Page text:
Principal found guilty of biting boy, 6, at creche

Woman admits action, but says, 'I'm not a cannibal'

A King William's Town school principal has been found guilty of biting a six-year-old boy at creche.
A King William's Town school principal has been found guilty of biting a six-year-old boy at creche.

“I am not a cannibal,” a creche principal who has been found guilty of biting a six-year-old boy in her care in 2016 said.

Joyful Noise principal Cindy Reely, 45, of King William’s Town, pleaded guilty and was subsequently convicted in the King William’s Town Magistrate’s Court on Tuesday of assault with intent to cause grievous bodily harm.

National Prosecuting Authority (NPA) provincial spokesperson Tsepo Ndwalaza said the case had been postponed to August 16 for a presentencing report.

Reely said on Wednesday that she had pleaded guilty on the advice of her lawyer.

She admitted that she had bitten the child, but said no harm had been intended.

She confirmed she was still teaching at the school, with about 25 children in her class.

“I am not a cannibal. I have been taking care of children for more than 20 years,” she said.

Reely accused the boy’s 58-year-old grandmother, who cannot be named to protect the child’s identity, of “making a mountain out of a molehill”.

“Yes, I did bite the child and the intention was to teach him that biting another child was wrong,” she said.

“It was a case of an eye for an eye. I placed my teeth on his arm, but my teeth did not penetrate [his skin].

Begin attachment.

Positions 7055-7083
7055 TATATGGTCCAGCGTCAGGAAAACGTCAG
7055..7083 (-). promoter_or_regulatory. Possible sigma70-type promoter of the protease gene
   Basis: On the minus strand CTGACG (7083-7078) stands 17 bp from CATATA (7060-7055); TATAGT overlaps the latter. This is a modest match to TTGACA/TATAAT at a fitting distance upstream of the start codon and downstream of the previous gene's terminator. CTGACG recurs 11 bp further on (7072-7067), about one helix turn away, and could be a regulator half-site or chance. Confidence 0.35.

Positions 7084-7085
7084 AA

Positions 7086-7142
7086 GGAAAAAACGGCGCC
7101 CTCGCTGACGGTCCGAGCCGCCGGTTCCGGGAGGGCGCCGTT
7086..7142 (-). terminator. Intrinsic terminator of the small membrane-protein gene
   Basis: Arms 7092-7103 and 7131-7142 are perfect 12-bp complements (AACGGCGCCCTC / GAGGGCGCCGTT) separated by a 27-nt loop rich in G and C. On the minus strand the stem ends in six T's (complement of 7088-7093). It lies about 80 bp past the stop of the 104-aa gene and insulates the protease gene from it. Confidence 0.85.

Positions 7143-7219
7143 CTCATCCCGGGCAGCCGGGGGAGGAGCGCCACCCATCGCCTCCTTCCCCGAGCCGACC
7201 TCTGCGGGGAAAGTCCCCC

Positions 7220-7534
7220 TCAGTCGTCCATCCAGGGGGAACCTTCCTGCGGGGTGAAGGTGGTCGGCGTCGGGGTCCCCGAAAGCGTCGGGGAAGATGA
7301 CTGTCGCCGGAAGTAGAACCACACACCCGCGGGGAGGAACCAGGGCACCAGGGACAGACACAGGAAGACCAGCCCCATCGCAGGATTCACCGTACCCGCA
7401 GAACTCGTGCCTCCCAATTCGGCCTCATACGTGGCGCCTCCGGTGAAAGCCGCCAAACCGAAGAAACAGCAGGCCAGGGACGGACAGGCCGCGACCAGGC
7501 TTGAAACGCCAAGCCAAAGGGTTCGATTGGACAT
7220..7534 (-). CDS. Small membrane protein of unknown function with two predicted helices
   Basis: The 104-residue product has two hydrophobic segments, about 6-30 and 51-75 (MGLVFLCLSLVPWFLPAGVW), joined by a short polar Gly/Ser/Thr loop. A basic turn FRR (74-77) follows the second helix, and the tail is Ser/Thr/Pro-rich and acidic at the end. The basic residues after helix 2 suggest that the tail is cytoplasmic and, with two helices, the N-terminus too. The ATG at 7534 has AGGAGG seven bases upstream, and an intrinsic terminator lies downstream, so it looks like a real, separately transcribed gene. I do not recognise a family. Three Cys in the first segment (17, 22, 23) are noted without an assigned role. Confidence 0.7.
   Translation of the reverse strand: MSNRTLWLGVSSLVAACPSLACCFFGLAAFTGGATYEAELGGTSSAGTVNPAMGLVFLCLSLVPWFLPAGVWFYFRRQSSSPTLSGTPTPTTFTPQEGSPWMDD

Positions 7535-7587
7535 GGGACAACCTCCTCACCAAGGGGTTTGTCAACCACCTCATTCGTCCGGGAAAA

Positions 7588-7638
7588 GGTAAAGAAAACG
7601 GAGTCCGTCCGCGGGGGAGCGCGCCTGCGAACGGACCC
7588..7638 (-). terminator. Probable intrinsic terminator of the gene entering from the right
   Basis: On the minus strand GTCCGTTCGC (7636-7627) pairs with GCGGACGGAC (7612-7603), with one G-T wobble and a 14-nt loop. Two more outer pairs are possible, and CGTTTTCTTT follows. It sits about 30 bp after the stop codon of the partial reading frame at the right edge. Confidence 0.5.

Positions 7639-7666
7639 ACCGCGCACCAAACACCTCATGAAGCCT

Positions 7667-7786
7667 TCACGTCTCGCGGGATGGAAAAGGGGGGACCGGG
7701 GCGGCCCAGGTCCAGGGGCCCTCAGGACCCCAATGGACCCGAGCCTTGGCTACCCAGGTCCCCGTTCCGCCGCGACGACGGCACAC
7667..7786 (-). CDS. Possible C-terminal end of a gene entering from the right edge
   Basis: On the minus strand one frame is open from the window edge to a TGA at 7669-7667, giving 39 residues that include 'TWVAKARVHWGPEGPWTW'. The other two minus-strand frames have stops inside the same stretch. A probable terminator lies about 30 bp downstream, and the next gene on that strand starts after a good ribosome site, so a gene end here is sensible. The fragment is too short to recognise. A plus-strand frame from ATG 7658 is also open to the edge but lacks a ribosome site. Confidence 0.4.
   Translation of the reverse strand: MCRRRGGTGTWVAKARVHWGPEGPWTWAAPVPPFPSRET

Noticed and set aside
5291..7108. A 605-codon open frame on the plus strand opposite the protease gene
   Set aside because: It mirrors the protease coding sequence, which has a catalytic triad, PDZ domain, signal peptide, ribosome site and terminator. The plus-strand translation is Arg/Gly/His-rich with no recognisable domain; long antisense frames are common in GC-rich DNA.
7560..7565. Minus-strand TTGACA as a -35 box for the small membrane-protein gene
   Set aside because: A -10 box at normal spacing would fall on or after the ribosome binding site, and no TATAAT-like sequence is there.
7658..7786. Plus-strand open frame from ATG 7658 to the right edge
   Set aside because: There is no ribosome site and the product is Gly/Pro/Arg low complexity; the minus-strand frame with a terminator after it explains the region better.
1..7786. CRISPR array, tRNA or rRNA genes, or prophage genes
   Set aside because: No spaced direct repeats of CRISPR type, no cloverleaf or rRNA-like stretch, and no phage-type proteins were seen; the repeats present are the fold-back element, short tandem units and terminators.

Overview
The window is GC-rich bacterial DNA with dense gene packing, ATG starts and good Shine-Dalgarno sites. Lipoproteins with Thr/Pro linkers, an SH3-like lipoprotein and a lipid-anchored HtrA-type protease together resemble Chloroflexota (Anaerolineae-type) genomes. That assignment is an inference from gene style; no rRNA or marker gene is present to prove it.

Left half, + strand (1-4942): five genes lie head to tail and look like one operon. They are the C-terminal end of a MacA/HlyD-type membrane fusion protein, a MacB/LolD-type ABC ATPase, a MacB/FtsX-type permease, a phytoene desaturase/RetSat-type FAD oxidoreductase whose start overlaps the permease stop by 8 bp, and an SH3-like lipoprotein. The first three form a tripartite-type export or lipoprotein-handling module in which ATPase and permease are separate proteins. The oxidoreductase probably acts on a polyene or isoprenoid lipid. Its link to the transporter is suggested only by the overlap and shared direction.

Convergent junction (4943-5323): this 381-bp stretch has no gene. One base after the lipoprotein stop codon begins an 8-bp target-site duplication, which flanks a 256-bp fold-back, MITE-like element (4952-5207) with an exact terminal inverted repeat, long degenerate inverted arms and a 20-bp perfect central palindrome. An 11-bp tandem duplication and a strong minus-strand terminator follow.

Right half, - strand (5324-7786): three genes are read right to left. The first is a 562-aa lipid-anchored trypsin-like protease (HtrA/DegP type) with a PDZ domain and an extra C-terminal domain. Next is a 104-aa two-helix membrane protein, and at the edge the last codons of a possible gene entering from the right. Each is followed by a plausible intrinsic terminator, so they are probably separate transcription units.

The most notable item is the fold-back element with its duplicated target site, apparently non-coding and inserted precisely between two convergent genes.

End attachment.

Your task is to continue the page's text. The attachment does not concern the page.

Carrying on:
“My lawyer advised me to plead guilty so the case could be hurried up and finalised.”

Speaking after the verdict, the emotional grandmother said the verdict was validation that she had fought a worthy fight.

“I remember when the story first came out, some people on social media did not understand my motives,” she said.

“All I ever wanted was to show people that everyone has a right to stand up against what is wrong and the verdict has proved my motive.

“This was not supposed to have happened to any human being, especially a child who does not know how to stand up for [himself].

“I did not want my grandson to grow up and one day ask me how come I had never done anything about what happened to him.

“He is [now] a happy boy.

“We have taken him for counselling and, for now, he seems OK, but I fear one day the memory of the incident, which he managed to store in the back of his mind, might be unlocked.

“I have nothing against Reely personally, but everything against her action,” the woman said.

– Daily Dispatch